However, it can be seen that there is an anomaly when it comes to incidents reported to Hampshire police, where the LAGLO (lesbian and gay liaison officers) scheme is implemented. As it was found that there was more likely to be a preference to turn to the police than what would normally be the case. The respondents saw this response as a result of the force “…proactively respond[ing] to victims of same sex relationships…”. 

Whilst it is still largely recognised by participants that there are a lot of barriers preventing all victims from turning to the police, it was also found that the age of the victim could play a role in influencing the decision to report. The research highlighted that those who were older and had past negative experiences with officers, were even less likely to confide in the police.

Whilst all respondents noted that efforts are being made to increase awareness and a wealth of services are being provided by the third sector, it can be argued, especially in terms of the criminal justice sector, that more still needs to be done towards equal and inclusive services.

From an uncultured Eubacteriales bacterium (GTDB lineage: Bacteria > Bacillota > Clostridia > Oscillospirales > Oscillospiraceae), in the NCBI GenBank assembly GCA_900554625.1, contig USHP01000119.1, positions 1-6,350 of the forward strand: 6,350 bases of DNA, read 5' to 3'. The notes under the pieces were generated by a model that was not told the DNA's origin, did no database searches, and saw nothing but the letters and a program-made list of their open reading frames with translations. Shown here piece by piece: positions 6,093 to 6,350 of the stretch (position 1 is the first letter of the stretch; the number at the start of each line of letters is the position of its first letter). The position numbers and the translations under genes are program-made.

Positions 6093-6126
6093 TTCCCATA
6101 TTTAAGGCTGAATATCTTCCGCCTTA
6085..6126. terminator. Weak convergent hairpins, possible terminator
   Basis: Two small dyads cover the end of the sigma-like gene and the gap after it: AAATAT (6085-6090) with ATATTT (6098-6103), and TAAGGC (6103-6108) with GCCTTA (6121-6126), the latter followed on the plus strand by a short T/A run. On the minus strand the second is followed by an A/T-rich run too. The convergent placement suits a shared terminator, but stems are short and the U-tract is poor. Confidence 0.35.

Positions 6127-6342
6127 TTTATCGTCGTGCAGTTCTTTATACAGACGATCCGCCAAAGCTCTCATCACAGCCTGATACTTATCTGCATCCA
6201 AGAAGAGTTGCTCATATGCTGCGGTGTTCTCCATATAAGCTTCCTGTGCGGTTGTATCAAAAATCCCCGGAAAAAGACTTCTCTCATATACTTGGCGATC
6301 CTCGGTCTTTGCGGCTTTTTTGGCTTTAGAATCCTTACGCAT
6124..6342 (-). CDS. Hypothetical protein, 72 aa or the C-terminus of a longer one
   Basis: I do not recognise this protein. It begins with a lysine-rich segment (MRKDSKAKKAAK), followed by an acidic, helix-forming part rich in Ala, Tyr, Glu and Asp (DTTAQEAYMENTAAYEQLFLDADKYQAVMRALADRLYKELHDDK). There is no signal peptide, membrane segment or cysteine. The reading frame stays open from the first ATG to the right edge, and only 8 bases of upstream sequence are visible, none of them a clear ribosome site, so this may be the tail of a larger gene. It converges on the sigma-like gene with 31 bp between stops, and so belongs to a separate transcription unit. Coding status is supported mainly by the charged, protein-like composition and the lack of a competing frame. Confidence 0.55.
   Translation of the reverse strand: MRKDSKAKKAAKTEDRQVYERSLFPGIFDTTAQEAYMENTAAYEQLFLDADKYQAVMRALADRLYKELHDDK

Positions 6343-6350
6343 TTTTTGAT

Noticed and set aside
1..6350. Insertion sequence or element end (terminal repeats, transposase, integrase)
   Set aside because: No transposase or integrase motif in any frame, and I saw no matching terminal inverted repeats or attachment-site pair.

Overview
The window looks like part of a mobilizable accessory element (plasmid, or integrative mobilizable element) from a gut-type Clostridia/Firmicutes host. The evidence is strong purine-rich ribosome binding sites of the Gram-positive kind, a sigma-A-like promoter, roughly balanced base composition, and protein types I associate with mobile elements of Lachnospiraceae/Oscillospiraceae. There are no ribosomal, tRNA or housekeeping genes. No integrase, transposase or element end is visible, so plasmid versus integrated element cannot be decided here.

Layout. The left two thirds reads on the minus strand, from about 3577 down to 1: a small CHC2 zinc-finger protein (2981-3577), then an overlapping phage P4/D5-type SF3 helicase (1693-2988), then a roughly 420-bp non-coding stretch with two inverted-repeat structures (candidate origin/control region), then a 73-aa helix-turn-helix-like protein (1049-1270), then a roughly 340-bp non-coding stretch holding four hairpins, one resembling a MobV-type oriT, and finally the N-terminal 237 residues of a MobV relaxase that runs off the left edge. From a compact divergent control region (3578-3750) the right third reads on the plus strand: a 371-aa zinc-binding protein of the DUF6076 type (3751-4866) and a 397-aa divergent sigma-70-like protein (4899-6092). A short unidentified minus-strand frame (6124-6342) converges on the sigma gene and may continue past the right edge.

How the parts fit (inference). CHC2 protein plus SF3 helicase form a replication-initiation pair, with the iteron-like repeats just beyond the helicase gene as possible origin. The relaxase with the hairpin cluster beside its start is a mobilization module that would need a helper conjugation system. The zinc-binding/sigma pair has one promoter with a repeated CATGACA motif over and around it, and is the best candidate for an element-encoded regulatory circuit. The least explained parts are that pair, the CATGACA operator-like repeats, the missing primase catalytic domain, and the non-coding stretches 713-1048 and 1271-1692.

Over half of the respondents still highlighted the large focus on tackling domestic abuse within heterosexual couples.  Whilst this is still extremely important, it shows that not enough light is given to those who do not fit the male perpetrator/female victim dynamic. This ‘cultural blindness’ was highlighted by a participant who worked on a domestic abuse homicide case, which was not actually recognised as domestic abuse due to it involving two gay men. This in turn, may further discourage LGBT+ victims to seek help or to even recognise that they have been subjected to domestic abuse.  We need to encompass all victims in order to make sure that “…no victim is turned away” and whilst it can be seen that progress is being made, there is still a lot more that needs to be done.